Invest AD‘s Sachin Mohindra, portfolio manager, quoted in Reuters monthly asset managers survey.
DUBAI- Middle East fund managers have become more cautious about investing in regional bonds while ambitious economic development plans in Saudi Arabia have increased interest in equities there, a monthly Reuters poll shows.
Twenty-three percent of regional funds expect to reduce their allocations to fixed income in the next three months while 8 percent expect to increase them, according to the poll of 13 leading managers conducted over the past several days (for full poll results, click).
That is a shift from last month‘s poll, when 15 percent expected to increase fixed income allocations and 15 percent foresaw reducing them.
After a bull market for much of this year, regional bond prices have shown signs of pulling back in recent weeks, partly in anticipation of additional supply as governments and companies borrow to compensate for low oil prices.
The yield of the Saudi Arabian government‘s U.S. dollar bond maturing in 2026, for example, has risen 32 basis points since early September, after a downtrend that took it a full percentage point lower in the previous 10 months.
"We are reducing allocation to regional fixed income due to prices reaching highs and to the expected increase in interest rates in the U.S.," said Talal Samhouri, head of asset management at Qatar‘s Amwal.
Funds remain moderately positive towards regional equities overall, but sentiment has improved significantly towards Saudi Arabia, where 31 percent of managers now expect to raise allocations and 8 percent to reduce them. That compares with ratios of 15 percent and 31 percent last month.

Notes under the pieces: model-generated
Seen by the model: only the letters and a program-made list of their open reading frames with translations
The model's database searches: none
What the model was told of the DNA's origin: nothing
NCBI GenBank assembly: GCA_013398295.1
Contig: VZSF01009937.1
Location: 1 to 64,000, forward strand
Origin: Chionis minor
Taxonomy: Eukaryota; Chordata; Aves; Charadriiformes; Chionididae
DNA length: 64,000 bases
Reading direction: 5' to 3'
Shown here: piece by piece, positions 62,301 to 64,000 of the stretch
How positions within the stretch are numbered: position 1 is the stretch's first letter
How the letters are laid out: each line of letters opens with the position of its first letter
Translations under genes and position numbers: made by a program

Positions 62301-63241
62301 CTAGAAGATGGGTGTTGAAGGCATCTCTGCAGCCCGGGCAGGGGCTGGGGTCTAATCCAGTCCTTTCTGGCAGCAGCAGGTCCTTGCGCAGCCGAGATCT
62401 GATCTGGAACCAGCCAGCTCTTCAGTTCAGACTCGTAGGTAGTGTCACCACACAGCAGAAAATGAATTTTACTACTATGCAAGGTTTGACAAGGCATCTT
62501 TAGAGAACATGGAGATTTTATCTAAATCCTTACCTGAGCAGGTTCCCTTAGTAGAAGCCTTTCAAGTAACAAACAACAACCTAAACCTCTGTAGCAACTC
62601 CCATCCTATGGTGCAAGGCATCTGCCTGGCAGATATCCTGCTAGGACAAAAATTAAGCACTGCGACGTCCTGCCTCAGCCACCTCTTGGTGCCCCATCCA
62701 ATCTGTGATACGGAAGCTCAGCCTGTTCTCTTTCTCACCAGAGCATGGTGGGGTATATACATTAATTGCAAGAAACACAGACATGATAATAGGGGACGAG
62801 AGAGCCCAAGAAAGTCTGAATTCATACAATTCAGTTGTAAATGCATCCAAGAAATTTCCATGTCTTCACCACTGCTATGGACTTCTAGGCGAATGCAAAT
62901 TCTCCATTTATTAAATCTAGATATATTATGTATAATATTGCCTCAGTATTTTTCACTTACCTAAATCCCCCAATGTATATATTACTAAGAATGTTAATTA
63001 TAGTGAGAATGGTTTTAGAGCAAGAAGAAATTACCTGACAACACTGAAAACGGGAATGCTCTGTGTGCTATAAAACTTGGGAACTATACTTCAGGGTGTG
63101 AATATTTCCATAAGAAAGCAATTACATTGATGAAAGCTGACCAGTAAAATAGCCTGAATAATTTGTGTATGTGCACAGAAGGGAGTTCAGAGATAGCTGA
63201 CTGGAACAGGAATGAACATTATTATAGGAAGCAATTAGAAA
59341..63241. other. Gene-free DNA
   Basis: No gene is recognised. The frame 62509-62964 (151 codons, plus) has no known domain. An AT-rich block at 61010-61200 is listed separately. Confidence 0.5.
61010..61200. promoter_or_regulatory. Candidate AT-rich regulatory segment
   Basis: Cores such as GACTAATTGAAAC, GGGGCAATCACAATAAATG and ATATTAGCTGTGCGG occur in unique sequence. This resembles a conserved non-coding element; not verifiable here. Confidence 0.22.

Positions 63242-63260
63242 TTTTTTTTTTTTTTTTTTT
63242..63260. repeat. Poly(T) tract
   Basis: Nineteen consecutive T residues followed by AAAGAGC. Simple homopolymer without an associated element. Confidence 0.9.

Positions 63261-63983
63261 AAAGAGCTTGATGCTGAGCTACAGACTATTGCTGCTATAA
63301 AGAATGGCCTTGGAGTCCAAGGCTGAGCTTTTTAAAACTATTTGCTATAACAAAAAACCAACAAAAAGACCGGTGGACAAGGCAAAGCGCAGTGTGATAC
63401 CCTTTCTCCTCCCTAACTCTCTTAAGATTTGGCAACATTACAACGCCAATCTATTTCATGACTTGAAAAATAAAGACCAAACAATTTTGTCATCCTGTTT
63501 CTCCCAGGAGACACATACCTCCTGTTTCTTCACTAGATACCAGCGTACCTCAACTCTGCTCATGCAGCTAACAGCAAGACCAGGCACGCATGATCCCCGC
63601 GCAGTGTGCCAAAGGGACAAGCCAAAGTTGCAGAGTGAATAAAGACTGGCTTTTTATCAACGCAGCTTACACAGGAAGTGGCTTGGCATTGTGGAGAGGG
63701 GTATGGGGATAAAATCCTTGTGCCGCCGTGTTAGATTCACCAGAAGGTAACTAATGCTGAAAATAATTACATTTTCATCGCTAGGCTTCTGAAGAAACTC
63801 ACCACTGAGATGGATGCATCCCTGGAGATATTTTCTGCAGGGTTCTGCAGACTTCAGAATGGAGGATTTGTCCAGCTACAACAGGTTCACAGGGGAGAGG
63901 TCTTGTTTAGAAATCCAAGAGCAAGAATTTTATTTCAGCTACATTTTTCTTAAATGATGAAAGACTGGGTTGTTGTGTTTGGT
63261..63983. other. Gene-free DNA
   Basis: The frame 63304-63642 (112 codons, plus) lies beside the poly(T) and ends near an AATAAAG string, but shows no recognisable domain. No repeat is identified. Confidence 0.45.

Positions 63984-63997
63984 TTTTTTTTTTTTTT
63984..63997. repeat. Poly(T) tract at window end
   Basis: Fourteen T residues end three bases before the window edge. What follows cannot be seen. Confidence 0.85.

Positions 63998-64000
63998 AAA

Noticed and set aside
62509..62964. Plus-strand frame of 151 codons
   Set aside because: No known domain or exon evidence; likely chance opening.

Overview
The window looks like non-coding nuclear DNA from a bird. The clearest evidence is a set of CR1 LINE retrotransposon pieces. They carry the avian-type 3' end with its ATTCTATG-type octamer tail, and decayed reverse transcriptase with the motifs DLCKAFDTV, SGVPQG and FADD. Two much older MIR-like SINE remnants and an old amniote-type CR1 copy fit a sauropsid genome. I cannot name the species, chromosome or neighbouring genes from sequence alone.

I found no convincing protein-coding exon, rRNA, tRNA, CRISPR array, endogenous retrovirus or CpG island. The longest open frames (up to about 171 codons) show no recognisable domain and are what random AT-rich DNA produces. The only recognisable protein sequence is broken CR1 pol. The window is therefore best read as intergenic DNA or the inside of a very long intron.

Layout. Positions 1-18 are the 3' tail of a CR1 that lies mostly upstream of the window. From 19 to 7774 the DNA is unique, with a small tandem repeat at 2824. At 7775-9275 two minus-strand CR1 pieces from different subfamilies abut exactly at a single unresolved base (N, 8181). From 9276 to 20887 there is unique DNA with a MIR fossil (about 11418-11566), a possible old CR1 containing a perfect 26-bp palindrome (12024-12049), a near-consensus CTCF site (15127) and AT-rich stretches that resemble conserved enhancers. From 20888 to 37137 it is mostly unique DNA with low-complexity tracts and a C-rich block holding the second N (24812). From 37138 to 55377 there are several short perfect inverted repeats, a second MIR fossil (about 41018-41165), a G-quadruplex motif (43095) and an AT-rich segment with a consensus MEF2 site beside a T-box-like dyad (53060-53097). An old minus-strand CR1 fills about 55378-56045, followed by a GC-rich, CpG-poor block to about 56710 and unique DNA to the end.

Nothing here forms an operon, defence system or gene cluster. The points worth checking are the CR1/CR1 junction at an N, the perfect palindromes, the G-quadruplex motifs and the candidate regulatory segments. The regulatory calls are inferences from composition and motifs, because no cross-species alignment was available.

Saudi Arabia hosted an international investment conference last week to present plans to open its markets wider to foreign capital and launch economic development projects, such as a $500 billion business zone extending into Jordan and Egypt .
Although many investors remain sceptical of Riyadh‘s ability to implement or afford all of its plans, others think the plans will benefit shares in individual Saudi companies, especially if oil prices maintain recent gains and stay near $60 a barrel.
And while the Saudi economy is expected to shrink this year and grow only marginally in 2018, some managers are starting to look towards a recovery in 2019.
"The ongoing economic, regulatory and social reform in Saudi Arabia will create attractive investment opportunities for patient, long-term investors," said Sachin Mohindra, portfolio manager at Abu Dhabi‘s Invest AD.
"A number of listed firms will be huge beneficiaries of a higher growth and consumption demand uptrend over the next 18 to 24 months - especially companies that are restructuring their business models and balance sheets to adapt aggressively to the new normal."
Funds have also become more positive towards Egyptian equities, the poll shows. The Egyptian stock index has hit record highs in the past few weeks; a senior International Monetary Fund official told Reuters this week that the country‘s economic reforms were having positive results.
Twenty-three percent of managers now expect to raise allocations to Egypt and 8 percent to reduce them, compared with ratios of 15 percent each last month